Nutcracker is a system for recognising textual entailment, developed by Johan Bos. It is distributed with the C&C tools and is basically a wrapper around the CCG parser, Boxer, Wordnet and an external theorem prover and finite model builder.
Nutcracker is disributed with the C&C tools, currently only with the SVN development version. You first need to install the C&C tools (and download the models) and install Boxer, see the Installation pages. Building Nutcracker and the tokeniser (which both require SWI Prolog) is done by the following commands (this also downloads Wordnet):
make bin/tokkie make bin/nc
Nutcracker employs a FOL theorem prover and a FOL model builder. The current version of Nutcracker comes with interfaces for the theorem prover Bliksem (by Hans de Nivelle) and the model builders Mace (by Bill McCune?) and Paradox (by Koen Claessen). The binaries of these external programs need to go in the ext/bin directory.
The distribution makefile attempts to download and install Bliksem, Mace and Paradox (1.0, 2.3 or 3.0) via the following commands (currently only works reliably on linux platforms):
make ext/bin/bliksem make ext/bin/mace make ext/bin/paradox1 make ext/bin/paradox2 make ext/bin/paradox3
If this fails or if you're not working on a linux platform, you could try to download and install the theorem prover and model builder manually. In that case please follow the links for the provers/model builders given above for instructions, and put the binaries in the directory ext/bin.
Create a directory, say working/rte, with two files named t and h (following the RTE terminology introduced at the PASCAL challenges). The file t should contain a text, the h file a hypothesis text. Then run Nutcracker by:
bin/nc --dir working/rte
Nutcracker will report a prediction on the relationship between t and h: entailed (t entails h, in other words, h contains no new information), informative (t does not entail h), or inconsistent (t and h are inconsistent).
Nutcracker writes all output in the specified directory: the DRSs, the models, the background knowledge, and the prediction. To get more information about the option that can be used while running Nutcracker, try:
Searches directory <dir> and subdirectories thereof for files named t and h. If a director doesn't contain these files, a warning is given.
Selects a theorem prover <arg>. Possible values: bliksem, otter, vampire. Default: bliksem. Best results are obtained with the Vampire theorem prover, but it is hard to get your hands on.
Selects a model builder <arg>. Possible values: mace, paradox1, paradox2, paradox3. Default: mace. The model builder Mace (Mace2 actually) generally produces minimal models, but the Paradox model builders are in general faster. There are some problems that Paradox 1.0 handles better than Paradox 2.3.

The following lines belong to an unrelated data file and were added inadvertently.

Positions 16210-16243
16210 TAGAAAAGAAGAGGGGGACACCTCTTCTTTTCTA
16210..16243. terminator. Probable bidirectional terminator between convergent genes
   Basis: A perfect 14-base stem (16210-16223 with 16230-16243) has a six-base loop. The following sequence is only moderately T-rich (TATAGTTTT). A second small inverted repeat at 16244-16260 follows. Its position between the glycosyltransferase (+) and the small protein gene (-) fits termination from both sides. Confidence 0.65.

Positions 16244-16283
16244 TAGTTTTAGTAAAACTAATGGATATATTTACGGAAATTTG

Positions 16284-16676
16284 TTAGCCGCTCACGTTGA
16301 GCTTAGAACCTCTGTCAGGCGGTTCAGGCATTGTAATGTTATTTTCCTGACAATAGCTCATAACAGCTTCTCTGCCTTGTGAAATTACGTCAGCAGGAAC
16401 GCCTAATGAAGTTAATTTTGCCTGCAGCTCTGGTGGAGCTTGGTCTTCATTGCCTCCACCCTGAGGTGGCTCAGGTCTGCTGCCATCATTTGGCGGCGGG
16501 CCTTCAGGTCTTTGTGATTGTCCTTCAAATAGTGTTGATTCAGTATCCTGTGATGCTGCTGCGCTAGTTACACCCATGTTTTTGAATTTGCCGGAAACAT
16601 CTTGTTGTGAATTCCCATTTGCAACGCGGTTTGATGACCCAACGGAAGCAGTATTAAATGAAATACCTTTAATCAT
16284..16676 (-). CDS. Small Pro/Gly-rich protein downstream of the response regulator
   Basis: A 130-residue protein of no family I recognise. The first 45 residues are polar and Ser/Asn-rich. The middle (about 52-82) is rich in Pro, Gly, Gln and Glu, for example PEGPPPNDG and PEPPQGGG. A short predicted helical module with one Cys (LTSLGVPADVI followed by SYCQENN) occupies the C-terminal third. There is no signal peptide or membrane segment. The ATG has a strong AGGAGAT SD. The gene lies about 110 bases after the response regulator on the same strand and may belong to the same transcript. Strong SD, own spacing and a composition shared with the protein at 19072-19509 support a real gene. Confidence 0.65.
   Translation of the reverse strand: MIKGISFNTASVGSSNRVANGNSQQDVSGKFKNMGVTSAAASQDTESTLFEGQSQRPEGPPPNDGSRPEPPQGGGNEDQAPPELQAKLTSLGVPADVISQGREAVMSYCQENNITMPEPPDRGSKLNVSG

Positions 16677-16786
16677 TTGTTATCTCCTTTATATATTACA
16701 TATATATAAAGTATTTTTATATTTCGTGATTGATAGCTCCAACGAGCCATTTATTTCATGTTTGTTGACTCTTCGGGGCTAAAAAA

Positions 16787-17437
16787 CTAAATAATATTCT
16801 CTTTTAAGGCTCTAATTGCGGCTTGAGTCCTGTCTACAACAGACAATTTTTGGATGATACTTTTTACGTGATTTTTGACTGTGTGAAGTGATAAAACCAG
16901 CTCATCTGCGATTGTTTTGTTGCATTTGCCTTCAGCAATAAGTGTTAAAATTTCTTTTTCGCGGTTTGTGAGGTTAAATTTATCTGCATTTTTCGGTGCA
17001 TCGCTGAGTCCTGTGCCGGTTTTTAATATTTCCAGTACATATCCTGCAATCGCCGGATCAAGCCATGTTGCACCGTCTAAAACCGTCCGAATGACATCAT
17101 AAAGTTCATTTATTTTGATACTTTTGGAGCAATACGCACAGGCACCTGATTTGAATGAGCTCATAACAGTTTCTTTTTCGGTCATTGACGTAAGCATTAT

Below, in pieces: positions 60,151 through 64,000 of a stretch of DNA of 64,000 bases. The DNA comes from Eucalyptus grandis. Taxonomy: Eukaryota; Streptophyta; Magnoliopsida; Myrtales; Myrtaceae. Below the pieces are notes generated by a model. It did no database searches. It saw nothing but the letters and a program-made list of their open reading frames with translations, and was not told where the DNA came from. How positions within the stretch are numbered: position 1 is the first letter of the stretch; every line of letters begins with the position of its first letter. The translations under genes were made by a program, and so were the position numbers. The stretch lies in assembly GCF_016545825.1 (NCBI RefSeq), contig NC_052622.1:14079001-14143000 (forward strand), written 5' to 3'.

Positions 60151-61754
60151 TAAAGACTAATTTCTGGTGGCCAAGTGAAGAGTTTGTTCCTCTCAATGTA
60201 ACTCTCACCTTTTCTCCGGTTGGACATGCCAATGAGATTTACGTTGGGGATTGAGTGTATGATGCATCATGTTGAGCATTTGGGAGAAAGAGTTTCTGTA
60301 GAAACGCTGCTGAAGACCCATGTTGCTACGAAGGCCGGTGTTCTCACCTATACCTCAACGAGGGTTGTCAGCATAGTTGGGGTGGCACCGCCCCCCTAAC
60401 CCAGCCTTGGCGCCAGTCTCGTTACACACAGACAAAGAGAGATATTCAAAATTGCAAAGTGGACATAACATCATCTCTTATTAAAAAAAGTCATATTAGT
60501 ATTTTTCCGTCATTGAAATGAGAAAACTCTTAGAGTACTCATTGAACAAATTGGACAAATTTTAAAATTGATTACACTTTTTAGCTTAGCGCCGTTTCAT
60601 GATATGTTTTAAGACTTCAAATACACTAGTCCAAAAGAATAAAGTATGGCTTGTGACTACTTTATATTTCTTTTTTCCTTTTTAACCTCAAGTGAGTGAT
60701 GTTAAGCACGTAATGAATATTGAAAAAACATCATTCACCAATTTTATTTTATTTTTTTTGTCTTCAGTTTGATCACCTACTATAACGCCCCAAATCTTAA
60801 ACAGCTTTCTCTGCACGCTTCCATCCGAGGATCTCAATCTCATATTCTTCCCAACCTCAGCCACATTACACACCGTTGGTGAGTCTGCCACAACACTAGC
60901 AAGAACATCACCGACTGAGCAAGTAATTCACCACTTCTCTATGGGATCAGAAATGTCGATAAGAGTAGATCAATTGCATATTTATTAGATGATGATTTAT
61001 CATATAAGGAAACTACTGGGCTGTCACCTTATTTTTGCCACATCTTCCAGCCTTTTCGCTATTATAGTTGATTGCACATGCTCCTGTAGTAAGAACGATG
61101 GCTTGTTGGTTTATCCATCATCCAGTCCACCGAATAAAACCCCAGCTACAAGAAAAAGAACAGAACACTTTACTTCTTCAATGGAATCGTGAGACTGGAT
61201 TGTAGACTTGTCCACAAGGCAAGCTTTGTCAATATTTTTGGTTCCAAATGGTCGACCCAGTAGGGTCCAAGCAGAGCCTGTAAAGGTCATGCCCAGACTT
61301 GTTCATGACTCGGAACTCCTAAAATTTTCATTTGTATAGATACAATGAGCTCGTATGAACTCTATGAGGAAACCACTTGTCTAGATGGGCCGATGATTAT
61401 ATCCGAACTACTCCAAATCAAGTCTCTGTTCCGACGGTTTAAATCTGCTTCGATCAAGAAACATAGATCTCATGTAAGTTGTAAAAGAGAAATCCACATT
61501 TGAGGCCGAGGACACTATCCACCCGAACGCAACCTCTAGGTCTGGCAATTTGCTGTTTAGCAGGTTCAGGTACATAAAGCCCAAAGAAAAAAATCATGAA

This is the maximum size of the domain for which a model is constructed. Model builders attempt to construct models iteratively, increasing the domain size until a model is found.
This is the time (in seconds) given to the inference engines to find a proof or model. Only works if you have the program CPULimitedRun installed in ext/bin, which is distributed with the Bliksem theorem prover.
How Nutcracker works
Nutcracker employs the CCG parser and Boxer to produce a DRS for the text (T) and a DRS for the text together with the hypothesis (H). The latter ensures correct dependencies between anaphoric expressions in H referring to antecedents in T. Background knowledge (BK) is created on the basis of the information found in T and H, and computed via Wordnet relations. The DRSs for T and for T&H, as well as the BK, is then translated to first-order logic (FOL). An external theorem prover and model builder for first-order logic are used to find out whether (T&BK->T&H) is a theorem. In case a proof is found, Nutcracker predicts that T entails H. Furthermore, it is tested whether -(T&BK&H) is a theorem. If a proof is found, Nutcracker predicts that T and H are inconsistent. Otherwise, Nutcracker predicts that H is informative with respect to T.
- Johan Bos & Katja Markert (2006): When logical inference helps determining textual entailment (and when it doesn't). In: Pascal, Proceedings of the Second Challenge Workshop, Recognizing Textual Entailment. PDF
- Johan Bos & Katja Markert (2006): Recognising Textual Entailment with Robust Logical Inference. In: J. Quinonero et al. (Eds.): MLCW 2005, LNAI 3944. Pages 404-426. PDF
- Johan Bos & Katja Markert (2005): Recognising Textual Entailment with Logical Inference. Proceedings of EMNLP 2005. PDF
- Johan Bos & Katja Markert (2005): Combining Shallow and Deep NLP Methods for Recognizing Textual Entailment. In: Pascal, Proceedings of the First Challenge Workshop, Recognizing Textual Entailment. Pages 65-68. PDF
- Marcello Balduccini, Chitta Baral & Yuliya Lierler (2007): Knowledge Representation and Question Answering. Chapter 21 of Van Harmelen, Lifschitz & Porter (Eds.): Handbook of Knowledge Representation. PDF